A ‘common sense’ tool to identify inpatient stroke

The 2CAN score is based on four elements that independently predict inpatient stroke.


Up to 17% of all strokes occur in patients originally admitted for another reason, according to a study published in the March 2015 Journal of Hospital Medicine. But common mimics like delirium and seizure can confound timely stroke diagnosis in the hospital.

Photo courtesy of Dr Prabhakaran
Photo courtesy of Dr. Prabhakaran

“Studies suggest that at least half of stroke code activations in the hospital are mimics,” said Shyam Prabhakaran, MD, MS, professor of neurology and medical social sciences at Northwestern University Feinberg School of Medicine in Chicago.

To address this issue, his research group developed and validated the 2CAN score, a tool that uses risk factors to distinguish true strokes from mimics in the inpatient setting. The score was named after four elements that independently predict stroke: Clinical deficit (1 or 3 points, depending on severity), Cardiac procedure during hospitalization (1 point), Atrial fibrillation history (1 point), and New admission within 24 hours (1 point).

In a single-center study, the authors observed that a 2CAN score of 2 or greater had 92.2% sensitivity, 69.6% specificity, 62.2% positive predictive value, and 94.3% negative predictive value for identifying stroke, according to results published in the December 2018 Stroke. The score is the first tool targeted at helping non-neurologist clinicians diagnose acute stroke in the hospital, according to the paper.

Dr. Prabhakaran, senior author of the study, recently spoke with ACP Hospitalist about how the score was developed and how hospitalists can better discern stroke from its mimics.

Q: What led you to develop the 2CAN score?

A: There is currently a major gap in this area, as non-neurologists and neurologists struggle with distinguishing strokes from mimics, especially in the inpatient setting where many confounders, such as medications and acute medical illness, make it more difficult than in the emergency department.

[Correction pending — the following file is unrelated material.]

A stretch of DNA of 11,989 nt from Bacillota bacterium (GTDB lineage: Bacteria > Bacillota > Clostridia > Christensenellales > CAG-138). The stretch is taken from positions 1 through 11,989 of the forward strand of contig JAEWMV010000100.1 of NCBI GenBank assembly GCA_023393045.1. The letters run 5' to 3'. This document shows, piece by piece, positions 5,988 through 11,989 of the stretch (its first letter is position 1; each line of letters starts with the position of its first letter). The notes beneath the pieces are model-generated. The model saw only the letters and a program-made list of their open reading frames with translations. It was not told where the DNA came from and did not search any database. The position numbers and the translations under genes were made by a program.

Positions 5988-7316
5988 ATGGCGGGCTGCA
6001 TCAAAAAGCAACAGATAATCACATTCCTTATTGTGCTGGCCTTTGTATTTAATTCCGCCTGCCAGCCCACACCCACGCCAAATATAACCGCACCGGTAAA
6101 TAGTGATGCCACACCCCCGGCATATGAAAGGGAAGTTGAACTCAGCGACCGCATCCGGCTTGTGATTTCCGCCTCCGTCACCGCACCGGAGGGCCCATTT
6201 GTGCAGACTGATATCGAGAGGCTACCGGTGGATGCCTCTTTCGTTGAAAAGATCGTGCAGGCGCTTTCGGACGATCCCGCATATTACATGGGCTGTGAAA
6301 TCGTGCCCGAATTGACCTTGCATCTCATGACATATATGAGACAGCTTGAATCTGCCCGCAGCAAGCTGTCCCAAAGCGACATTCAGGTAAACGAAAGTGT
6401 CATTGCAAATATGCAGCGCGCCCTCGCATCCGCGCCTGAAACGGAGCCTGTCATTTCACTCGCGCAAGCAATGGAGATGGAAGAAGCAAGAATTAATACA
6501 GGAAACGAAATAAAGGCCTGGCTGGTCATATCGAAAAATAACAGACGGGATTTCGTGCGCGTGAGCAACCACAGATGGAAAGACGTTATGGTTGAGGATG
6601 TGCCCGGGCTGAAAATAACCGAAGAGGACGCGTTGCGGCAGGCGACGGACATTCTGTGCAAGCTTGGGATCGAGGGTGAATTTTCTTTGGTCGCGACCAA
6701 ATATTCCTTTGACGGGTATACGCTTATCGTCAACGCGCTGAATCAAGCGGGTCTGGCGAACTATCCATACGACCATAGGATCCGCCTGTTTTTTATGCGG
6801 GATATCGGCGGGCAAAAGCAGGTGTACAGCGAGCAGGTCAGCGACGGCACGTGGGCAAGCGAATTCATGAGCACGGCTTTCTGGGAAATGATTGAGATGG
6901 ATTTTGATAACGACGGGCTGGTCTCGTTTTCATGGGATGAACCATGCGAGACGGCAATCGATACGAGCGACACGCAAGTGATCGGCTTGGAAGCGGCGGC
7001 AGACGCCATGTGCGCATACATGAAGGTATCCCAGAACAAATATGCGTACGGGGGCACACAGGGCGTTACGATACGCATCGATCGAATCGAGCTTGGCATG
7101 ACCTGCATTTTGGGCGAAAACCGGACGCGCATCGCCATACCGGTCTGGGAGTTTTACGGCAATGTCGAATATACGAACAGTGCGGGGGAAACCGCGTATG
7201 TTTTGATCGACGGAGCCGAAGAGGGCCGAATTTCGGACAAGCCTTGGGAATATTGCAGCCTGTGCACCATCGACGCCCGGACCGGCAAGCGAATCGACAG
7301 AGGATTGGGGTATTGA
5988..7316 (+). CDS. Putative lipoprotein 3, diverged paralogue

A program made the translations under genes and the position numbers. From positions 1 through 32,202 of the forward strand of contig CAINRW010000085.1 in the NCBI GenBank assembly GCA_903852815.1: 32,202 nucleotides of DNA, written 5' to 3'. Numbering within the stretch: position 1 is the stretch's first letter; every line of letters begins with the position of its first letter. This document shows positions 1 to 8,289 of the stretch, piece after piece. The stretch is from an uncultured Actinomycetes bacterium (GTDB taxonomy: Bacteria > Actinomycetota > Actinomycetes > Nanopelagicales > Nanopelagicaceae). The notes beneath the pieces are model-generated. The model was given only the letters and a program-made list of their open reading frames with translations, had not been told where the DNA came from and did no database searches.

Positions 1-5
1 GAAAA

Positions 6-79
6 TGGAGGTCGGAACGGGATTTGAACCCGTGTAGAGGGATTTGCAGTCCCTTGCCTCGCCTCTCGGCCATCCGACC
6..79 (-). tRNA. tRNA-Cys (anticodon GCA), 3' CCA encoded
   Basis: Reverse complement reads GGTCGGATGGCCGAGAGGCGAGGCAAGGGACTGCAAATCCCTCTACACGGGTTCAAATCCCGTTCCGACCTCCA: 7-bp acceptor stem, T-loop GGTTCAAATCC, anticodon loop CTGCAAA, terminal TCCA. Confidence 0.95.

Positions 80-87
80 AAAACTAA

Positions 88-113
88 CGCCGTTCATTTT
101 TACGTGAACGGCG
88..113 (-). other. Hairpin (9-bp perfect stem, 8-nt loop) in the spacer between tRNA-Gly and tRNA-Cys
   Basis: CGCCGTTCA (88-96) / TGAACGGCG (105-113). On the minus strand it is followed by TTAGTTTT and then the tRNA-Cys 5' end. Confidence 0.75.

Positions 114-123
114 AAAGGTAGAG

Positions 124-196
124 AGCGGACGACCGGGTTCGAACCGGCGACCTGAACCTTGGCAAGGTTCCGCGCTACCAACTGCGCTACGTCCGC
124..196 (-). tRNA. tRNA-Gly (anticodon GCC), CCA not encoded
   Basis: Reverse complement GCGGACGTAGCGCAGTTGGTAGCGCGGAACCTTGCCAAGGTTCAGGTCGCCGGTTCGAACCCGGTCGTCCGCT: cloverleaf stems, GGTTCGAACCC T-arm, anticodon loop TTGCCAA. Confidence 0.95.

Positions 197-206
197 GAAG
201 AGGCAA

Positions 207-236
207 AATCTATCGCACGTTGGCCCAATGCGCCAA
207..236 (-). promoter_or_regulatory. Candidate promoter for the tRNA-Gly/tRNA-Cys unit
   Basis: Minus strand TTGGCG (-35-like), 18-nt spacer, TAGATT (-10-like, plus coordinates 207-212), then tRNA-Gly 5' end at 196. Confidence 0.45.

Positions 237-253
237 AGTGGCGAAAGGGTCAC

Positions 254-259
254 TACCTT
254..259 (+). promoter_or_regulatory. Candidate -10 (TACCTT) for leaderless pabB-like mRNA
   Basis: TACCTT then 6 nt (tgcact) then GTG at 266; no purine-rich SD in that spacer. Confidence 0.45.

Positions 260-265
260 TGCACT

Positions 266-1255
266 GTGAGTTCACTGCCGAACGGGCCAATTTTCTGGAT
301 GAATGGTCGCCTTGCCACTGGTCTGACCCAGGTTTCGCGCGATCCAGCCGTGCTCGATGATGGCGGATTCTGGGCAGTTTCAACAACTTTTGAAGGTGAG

Q: What are some common examples of medications or acute illnesses that can mimic a stroke?

A: Sedation and narcotics can result in altered mental status, which can sometimes be confused with aphasia from stroke or brain stem stroke in some instances. Likewise, in the elderly, an infection, such as in the urinary tract, can result in stroke-like deficits produced by encephalopathy.

Q: Which factors appear to be most important for distinguishing stroke from other conditions?

A: Those elements in the score turned out to be the most important factors, with clinical deficit akin to using the Cincinnati Prehospital Stroke Scale (scored in the field by paramedics). This scale identifies those with focal deficits involving the face, arm, or speech.

Q: Why is a tool like this useful for hospitalists in particular?

A: The idea was to try to create something that could be applied by non-neurologists. Internists, hospitalists, surgeons, physician assistants, and nurses could use a simple screen such as ours to activate appropriate consulting services and do it, hopefully, sooner. In the case of stroke, time is essential. But even for nonstroke, it may be appropriate to activate services to manage acute problems very quickly and allocate resources appropriately.

Q: What are the most important take-home messages from your study?

A: We think the score is mostly common sense. This [score] should be simple to use at the bedside. A clinical screen to assess for focal deficits, like those used by paramedics, is important. Atrial fibrillation and recent cardiac procedure are more likely to cause stroke. Recent admissions may be missed strokes in the emergency department (which occurs in about 10%) or, inversely, prolonged hospitalization is less likely to be associated with stroke since multiple medical issues predominate.

Q: Do you have any tips for how hospitalists can distinguish in-hospital stroke from its mimics?

A: I would encourage clinicians to assess for focal deficits (unilateral hemiparesis, facial droop) rather than diffuse deficits (confusion, generalized weakness), as the former are much more likely to be associated with stroke. In addition, considering the patient situation, [including] risk factors, recent procedures, and time from admission, may be helpful in raising the suspicion for stroke above other stroke mimics.

Q: Is this tool ready for clinical practice?

A: We are cautious about single-center studies and lack of external independent validation. A prospective validation study, especially with external sites, is necessary. We would encourage others to pilot it at their hospitals and monitor the results.